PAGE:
Maybe you work part-time or full-time outside of the house, and you’re used to regular daycare. Maybe, like me, in a normal week, you stay at home or work from home already. But even then, you’re probably used to sending your toddler to daycare, PDO, or a grandparent’s house at least a few times per week. These are unprecedented times for all of us. This 24/7 togetherness is a lot for everyone with children, but for parents of toddlers, it can be a unique type of crazy.
Toddlers are big enough that you can’t just put them in an exersaucer or on the floor and get a few things done while they happily babble. Toddlers are also small enough that they don’t have school assignments to keep them busy or the independence to entertain themselves (for more than a few minutes). You, Toddler Mom, might feel like you are stuck between a rock and a hard place during this “stay at home” order. I have been feeling that way myself some days, but I learned a productivity hack before this recent lifestyle change, and I have been pushing myself to implement it now more than ever.
It’s called the ABCDE method. In short, here is the traditional version:
- Write down all of your To Dos.
- Assign each one a letter: A is for your top priorities, B is second, and C is third. D is for tasks you can delegate to other professionals, and E is for those you can eliminate. If you have multiple items in each category, rank them by importance using a number (i.e. A1, A2, A3).
This method works fine under normal circumstances, when you have some sort of childcare and alone time to accomplish tasks.
When you’re prioritizing your tasks as a Quarantine Survival Toddler Mom, here’s how I would suggest you modify the method:
A is for your top priorities – What must be done without the toddler?
For example, today my A list included write this blog post and look at our household budget. These are both tasks that require my full attention and a computer, which I cannot pull out without my toddler wanting to “typetype!” Yours might include running to the grocery store, other household tasks, or conference calls for work.
When will you be alone in a day? Before the toddler wakes in the morning, during nap, after they go to bed, and anytime that another adult is fully present with them. Identify these times in your day, and as soon as you are alone, dive directly into your A-list tasks. Do not let your attention get hijacked by items on the lower lists!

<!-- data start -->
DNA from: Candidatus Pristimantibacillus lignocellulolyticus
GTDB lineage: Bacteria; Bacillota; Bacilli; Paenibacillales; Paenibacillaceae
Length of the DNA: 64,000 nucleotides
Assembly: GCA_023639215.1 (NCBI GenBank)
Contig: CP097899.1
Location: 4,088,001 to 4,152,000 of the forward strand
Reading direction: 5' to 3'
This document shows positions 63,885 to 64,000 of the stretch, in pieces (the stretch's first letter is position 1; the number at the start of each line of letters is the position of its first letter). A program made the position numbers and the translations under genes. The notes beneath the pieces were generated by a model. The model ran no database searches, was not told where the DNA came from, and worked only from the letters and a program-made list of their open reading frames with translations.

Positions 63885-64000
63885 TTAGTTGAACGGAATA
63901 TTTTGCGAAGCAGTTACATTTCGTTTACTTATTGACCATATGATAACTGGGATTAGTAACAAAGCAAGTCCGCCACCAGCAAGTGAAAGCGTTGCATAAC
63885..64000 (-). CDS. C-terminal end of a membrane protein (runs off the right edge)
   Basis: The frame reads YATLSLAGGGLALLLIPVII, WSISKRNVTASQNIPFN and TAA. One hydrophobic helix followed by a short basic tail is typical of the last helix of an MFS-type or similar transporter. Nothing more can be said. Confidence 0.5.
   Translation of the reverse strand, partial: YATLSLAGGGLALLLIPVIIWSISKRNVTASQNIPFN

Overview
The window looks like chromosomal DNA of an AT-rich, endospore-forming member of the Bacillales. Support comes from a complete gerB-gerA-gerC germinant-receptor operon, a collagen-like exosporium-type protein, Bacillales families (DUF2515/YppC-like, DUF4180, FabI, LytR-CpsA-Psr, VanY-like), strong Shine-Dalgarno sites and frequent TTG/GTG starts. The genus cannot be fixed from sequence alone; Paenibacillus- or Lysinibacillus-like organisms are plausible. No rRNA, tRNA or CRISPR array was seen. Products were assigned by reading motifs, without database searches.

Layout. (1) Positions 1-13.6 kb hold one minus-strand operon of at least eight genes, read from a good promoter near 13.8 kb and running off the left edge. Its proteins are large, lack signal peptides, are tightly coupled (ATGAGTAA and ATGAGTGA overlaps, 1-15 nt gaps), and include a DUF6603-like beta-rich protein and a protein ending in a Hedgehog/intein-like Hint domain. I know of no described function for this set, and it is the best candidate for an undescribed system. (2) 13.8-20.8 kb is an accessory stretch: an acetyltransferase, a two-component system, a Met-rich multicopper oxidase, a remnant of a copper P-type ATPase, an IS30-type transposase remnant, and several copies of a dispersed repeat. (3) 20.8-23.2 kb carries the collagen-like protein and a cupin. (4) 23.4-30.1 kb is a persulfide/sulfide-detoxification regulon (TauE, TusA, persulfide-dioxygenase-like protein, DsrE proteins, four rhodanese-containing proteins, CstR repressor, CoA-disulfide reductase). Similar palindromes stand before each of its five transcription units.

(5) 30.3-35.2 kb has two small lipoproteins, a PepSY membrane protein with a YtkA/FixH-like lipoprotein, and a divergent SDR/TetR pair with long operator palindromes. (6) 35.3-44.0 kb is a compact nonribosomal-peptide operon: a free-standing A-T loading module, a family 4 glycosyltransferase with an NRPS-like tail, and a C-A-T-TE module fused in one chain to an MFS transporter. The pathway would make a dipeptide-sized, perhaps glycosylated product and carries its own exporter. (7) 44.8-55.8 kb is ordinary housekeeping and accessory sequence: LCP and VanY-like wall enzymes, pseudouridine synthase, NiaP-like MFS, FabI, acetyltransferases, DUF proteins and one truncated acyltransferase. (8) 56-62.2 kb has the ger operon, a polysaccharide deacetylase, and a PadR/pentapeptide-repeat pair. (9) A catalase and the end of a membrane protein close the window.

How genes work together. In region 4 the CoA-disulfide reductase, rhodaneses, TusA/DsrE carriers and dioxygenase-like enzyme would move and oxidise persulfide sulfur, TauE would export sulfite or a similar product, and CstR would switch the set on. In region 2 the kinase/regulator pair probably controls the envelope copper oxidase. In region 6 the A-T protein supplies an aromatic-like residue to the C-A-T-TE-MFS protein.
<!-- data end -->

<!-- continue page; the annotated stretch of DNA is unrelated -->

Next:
B is for second-tier goals – What can the toddler help you accomplish?
When the toddler is awake, use your time together to get a few more things done. These are items that don’t require much brainpower and can be stopped and started without a struggle. This category can include two tiers:
1. Activities where the toddler can actively help and learn, such as putting in a load of laundry and emptying the dishwasher.
2. Activities you can do while the toddler plays or (gasp!) watches TV, such as writing a quick work email, folding laundry, and preparing meals.
C is for third-tier goals – What would be nice to get done, but you could live without accomplishing?
For me, this list often includes self-care things like blowdrying my hair or filing my fingernails. Would I like to get them done? Yes. Can we make it to tomorrow if I don’t? Also, yes. It could also include bigger cleaning or organizing projects. If I have time, I’ll vacuum today, but if not, we can survive until tomorrow. At some point, if I keep leaving them for another day, these C list items could become A or B list priorities, but today, they’re only a “want” and not a “need.”
D is for tasks you can delegate – Right now, what can other adults or older children in your house do on your list?
My husband does most of the cooking and always loads the dishwasher. He also does toddler bath and bedtime. That frees me up to breastfeed our infant, put her down for naps and bedtime, and bathe her. When I’m not caring for the baby, I do fun crafts or outdoorsy things with our toddler during these times.
What chores and activities or work projects can you let someone else do? Let them choose tasks they love or would put on their A and B lists. If you’re a little Type A, like me, delegate only things that you’re not picky about being done “your way.” Otherwise, you are setting yourself up for disappointment, extra work “fixing” their work, or… a fight. Yikes.
E is those tasks you can eliminate today – What simply does not need to be done right now?
This list might be longer or feel more disappointing than normal. That’s okay. You do not have to be a Super Mom right now, you need only to be Quarantine Survival Toddler Mom.
I would love to get back into an exercise routine right now since my baby is now five months old. I even had plans to start with a trainer beginning in mid-March after Spring Break. Well, that didn’t happen. Daily, sweaty exercise is on my E list right now. I’m letting myself just enjoy small strolls around the neighborhood and time spent working in the yard.
The E items can move up the list once you have childcare again. Or, you can give yourself permission to give them up for good!
I hope this technique helps you feel a little more in control of your daily life during this unfamiliar, frightening, and stressful time. I’m rooting for you, Quarantine Survival Toddler Mom!